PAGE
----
I have no reason to be ashamed or feel in any way bad about an accent, so there is no reason why I should feel offended or insulted when someone tells the truth about it.

GlassofRose Tue 02-Oct-12 21:18:44

Teabrick - It's not offensive.

I'm a cockney and I've taught in an East London school. We once spent a good 30 minutes teaching children that Orse and Ouse actually begin with the letter H.

There is nothing wrong with having an accent, but having one in no way means that you cannot speak correctly. There is a time and places for speaking colloquially, school isn't one of them. It does hinder a fair few children's progress in literacy. Children are being taught to help them succeed in life, not to piss off parents.

ZZZenAgain Tue 02-Oct-12 21:19:42

I don't think it should be corrected. Would you find it ok if you moved to Canada or the US and the teachers there insisted on correcting your dc's pronunciation and making it more like the local norm?

If they live in the UK, they will probably lose their Irish accent anyway IMO given time since they will try to conform to the lingual norm of the dc around them, however I think for the teacher to intervene and do this is not right.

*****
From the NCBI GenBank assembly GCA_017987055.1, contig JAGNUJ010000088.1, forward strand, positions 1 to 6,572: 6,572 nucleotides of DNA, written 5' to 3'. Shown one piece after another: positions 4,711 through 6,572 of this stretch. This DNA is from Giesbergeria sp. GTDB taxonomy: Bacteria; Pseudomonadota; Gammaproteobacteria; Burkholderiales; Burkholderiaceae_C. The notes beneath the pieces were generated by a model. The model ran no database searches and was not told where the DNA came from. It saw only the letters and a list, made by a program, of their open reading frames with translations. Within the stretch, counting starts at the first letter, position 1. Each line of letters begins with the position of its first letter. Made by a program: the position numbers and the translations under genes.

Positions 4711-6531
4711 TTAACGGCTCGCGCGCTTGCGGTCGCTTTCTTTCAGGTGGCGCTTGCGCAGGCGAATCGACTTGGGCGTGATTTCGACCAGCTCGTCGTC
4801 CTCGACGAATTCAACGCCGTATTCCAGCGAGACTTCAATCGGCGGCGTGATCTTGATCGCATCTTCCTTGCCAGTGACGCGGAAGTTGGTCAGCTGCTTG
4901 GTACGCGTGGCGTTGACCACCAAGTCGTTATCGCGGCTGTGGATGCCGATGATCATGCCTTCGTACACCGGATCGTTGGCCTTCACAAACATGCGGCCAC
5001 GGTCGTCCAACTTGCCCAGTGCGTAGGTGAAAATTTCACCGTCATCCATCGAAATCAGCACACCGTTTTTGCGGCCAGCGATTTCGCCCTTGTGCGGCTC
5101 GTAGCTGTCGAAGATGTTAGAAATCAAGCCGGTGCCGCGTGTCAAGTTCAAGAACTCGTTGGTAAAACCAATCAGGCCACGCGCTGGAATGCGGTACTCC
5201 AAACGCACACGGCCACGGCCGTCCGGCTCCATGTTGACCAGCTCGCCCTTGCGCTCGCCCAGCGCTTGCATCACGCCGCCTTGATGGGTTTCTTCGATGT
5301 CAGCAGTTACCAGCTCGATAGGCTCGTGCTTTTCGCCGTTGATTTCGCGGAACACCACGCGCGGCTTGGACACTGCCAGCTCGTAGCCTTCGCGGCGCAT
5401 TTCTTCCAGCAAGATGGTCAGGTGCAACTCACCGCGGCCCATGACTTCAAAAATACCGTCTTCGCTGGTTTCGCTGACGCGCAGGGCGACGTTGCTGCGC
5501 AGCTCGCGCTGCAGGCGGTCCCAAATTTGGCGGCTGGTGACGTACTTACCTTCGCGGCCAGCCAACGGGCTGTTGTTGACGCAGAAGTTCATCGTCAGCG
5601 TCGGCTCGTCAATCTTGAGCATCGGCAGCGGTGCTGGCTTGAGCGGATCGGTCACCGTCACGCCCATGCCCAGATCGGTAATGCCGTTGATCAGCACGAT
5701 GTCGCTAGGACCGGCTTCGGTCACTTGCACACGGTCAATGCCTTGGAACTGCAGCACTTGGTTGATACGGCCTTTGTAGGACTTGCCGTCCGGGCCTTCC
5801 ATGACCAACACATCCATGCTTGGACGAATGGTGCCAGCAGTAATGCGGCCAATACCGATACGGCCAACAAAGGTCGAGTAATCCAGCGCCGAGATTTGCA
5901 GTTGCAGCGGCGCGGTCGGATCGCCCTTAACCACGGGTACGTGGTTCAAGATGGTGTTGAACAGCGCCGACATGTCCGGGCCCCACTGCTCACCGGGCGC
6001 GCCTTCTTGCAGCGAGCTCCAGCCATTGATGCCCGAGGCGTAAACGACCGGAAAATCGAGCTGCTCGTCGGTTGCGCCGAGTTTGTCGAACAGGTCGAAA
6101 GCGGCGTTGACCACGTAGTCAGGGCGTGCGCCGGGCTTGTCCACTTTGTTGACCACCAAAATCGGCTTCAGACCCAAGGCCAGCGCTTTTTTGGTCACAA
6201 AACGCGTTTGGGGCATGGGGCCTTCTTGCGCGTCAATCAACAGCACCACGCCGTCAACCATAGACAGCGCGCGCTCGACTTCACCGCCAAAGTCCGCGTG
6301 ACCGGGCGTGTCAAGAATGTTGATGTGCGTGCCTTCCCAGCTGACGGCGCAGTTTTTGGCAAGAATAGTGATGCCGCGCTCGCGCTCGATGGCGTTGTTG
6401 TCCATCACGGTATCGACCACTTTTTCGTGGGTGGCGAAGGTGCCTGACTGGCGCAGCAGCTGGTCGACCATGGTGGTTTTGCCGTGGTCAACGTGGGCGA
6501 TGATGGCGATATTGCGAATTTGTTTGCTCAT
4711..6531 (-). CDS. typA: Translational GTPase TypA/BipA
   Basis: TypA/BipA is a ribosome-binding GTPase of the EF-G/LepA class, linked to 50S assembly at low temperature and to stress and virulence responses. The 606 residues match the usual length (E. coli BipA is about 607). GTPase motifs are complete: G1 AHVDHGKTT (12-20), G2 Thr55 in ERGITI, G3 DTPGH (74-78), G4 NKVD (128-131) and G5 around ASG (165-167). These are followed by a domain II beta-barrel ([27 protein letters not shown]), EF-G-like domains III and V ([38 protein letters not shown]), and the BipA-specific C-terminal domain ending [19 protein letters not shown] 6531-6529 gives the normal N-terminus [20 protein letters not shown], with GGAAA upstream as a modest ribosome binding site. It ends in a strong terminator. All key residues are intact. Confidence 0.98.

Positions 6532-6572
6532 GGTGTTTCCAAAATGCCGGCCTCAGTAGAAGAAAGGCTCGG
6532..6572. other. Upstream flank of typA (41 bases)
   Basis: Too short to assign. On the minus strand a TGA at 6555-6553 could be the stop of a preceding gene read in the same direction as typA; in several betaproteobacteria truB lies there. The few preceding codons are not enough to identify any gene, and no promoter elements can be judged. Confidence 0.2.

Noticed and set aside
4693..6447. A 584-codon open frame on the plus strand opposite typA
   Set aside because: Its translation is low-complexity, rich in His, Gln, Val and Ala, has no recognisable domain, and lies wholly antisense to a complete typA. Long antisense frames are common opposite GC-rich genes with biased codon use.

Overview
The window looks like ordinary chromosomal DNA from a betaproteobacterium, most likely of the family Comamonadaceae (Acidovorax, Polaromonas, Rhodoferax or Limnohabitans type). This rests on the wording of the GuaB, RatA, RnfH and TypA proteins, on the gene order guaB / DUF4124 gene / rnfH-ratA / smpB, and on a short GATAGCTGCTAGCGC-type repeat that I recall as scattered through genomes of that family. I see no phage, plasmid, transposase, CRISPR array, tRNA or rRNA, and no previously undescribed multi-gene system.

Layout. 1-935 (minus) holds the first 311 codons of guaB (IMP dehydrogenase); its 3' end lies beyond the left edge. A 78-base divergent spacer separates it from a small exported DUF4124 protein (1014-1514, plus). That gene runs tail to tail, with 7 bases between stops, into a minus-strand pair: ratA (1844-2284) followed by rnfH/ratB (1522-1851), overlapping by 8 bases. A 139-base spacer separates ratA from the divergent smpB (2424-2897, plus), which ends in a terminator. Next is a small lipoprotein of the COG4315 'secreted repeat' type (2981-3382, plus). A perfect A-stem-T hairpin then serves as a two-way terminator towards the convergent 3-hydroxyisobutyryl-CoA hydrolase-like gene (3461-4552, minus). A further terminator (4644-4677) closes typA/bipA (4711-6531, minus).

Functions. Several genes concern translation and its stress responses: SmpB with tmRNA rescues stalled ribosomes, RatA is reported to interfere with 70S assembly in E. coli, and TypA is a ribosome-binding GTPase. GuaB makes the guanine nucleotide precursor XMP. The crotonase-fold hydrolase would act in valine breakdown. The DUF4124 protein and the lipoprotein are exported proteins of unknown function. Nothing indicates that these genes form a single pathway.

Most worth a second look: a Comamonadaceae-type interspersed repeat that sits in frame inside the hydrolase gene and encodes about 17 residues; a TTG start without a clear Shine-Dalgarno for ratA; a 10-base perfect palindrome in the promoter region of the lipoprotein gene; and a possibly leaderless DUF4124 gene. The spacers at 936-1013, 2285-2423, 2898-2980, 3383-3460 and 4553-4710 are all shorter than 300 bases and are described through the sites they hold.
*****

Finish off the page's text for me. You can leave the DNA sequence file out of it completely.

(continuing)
RobynRidingHood Tue 02-Oct-12 21:21:24

Can I drag you back to a post I n#made earlier?

As someone with immigrant accented parents, I've spent a life time covering up traces of my 'home' accent whihc of course I only ever heard pre-school. It marks you as different and children like conformity.

It was called teasing when I was at school. Now you call it racist. I stand by children prefering conformity, fitting in, not being marked as differnet because they have a different way of pronouncing words.

I do apologise so very much for daring to share an experience. I'll pop my colonial cap back on and know my place with you Brits.